Report shows gaps in drum line trial
Blind spots in WA’s shark monitoring network and the use of lower-grade technology than expected will leave the South West’s busiest beaches vulnerable during the recently approved drum line trial at Gracetown, it is feared.
During the trial of 10 non-lethal drum lines off the coast of Gracetown — approved yesterday — sharks will be caught, tagged and released further out to sea.
It will test the technology and gather data on shark movements, with tagged animals pinging 125 sea floor-based receivers and the existing shark monitoring network.
However, EPA documents reveal the 125 new receivers differ from those used in NSW programs, on which the trial is based. It is understood the new receivers will only gather information on sharks, not convey the information back to the shark monitoring network, which would alert the public of a shark’s presence through various channels.
Shadow tourism minister and Vasse MLA Libby Mettam said the existing shark monitoring network — encompassing six locations in the South West — was insufficient, and a tagging program needed to be backed up by two-way receivers.
She called for the network to be extended to popular swimming and surfing spots, such as Yallingup, Injidup and Bunkers Bay — the site of a fatal shark attack in 2011, and where 50 people were cleared from the water last week because of shark activity.
“It is essential that when the Gracetown SMART drum line is finally implemented that there are receivers to raise alerts at the most popular surf breaks in the area,” Ms Mettam said.
“If we are serious about running this trial we should also get serious about ensuring that tagged sharks are able to be tracked at key local beaches.”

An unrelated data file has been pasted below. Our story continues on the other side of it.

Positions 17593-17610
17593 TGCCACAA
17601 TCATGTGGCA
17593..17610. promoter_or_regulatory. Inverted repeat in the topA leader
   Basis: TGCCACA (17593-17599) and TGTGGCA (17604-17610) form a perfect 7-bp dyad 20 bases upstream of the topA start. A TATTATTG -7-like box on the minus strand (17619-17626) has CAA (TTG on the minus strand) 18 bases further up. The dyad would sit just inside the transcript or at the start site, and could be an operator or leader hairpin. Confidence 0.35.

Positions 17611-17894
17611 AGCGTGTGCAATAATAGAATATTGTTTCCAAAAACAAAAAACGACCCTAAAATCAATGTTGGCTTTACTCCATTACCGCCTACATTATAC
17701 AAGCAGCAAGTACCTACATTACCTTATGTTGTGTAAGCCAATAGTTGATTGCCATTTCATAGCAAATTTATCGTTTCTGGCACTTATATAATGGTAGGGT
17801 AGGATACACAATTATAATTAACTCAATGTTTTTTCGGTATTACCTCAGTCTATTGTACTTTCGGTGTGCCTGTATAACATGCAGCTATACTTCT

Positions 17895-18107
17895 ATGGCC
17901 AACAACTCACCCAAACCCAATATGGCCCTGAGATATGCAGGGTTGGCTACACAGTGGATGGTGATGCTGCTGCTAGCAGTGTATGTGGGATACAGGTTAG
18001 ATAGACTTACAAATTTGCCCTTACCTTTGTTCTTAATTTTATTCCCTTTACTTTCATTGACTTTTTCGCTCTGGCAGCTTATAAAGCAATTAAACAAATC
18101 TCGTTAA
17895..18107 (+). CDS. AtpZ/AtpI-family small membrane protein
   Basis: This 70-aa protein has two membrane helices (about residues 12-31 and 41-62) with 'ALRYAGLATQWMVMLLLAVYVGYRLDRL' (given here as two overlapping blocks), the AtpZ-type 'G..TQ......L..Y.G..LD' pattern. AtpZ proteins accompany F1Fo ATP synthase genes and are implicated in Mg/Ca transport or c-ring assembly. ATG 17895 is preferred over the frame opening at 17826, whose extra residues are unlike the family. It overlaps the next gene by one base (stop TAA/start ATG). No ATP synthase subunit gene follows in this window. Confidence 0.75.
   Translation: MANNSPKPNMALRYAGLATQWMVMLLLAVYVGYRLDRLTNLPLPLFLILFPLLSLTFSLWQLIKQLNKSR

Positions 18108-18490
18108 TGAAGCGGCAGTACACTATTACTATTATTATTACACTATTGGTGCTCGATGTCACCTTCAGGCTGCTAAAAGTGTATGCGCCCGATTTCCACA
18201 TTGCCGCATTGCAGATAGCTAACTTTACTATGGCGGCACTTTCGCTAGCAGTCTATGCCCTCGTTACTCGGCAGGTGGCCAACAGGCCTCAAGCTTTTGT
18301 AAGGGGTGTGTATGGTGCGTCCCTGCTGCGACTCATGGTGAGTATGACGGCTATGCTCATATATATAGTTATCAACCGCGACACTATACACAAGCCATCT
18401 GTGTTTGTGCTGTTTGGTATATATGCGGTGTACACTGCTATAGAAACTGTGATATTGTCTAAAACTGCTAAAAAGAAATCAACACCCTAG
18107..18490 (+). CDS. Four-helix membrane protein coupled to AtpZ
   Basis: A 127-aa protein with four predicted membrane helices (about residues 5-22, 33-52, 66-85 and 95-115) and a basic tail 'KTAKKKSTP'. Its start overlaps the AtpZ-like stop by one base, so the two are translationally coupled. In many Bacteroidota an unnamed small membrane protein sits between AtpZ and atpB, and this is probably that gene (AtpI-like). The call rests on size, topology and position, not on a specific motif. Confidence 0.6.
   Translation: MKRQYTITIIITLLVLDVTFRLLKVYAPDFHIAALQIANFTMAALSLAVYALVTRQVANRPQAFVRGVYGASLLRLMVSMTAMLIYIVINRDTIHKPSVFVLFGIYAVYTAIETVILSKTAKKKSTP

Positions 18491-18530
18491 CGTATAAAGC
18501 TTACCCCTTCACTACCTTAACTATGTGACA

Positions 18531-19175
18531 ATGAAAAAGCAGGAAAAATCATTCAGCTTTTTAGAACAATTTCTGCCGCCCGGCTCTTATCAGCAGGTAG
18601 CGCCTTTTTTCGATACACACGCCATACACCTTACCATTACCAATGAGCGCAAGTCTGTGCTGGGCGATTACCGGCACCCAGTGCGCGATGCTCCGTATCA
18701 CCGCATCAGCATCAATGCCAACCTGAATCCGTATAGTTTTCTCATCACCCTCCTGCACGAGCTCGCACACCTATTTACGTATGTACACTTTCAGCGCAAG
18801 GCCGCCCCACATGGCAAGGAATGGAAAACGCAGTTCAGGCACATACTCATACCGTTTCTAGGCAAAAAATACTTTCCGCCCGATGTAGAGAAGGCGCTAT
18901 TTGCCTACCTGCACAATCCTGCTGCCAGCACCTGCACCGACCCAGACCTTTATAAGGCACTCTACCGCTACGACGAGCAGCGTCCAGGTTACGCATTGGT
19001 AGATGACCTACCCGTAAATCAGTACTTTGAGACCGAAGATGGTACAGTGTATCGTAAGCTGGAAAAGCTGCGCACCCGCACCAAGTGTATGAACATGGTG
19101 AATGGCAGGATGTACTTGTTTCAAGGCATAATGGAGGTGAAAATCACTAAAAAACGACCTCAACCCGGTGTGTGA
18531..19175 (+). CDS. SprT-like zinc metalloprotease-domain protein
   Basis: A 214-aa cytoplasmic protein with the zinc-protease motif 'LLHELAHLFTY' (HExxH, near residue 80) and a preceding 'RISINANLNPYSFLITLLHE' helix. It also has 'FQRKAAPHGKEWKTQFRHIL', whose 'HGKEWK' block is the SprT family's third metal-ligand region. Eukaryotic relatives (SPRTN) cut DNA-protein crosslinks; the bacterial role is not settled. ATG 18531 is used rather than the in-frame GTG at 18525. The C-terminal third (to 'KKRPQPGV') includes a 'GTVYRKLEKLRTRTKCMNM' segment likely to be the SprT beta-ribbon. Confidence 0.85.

The 125 receivers will be placed at Three Bears (15), Yallingup (10), Injidup (14), Gracetown (66), and Prevelly (20).
A spokeswoman for Fisheries Minister Dave Kelly said the receivers “would provide additional information on the movements of sharks tagged in the SMART drum line trial, including locations near Injidup, Yallingup and Margaret River/Prevelly”.
“The previous Liberal-National government never put receivers in these locations,” the spokeswoman said.
South West Safe Shark Group convenor Keith Halnan said it was necessary for the network be extended to Yallingup, Injidup, Bunker Bay, and potentially Abbey.
“Places like that come up regularly as having great white activity, spotted by the Westpac chopper,” he said.
“You’d think these areas that are seeing shark activity would have receivers to complement the tagging program.
“It’s just outrageous.”
VR4 receivers have long been located at Smiths, Bunbury, Meelup and Busselton.
The Government deployed two more to Gracetown late last year, and another at surf spot Lefthanders at a cost of about $200,000.
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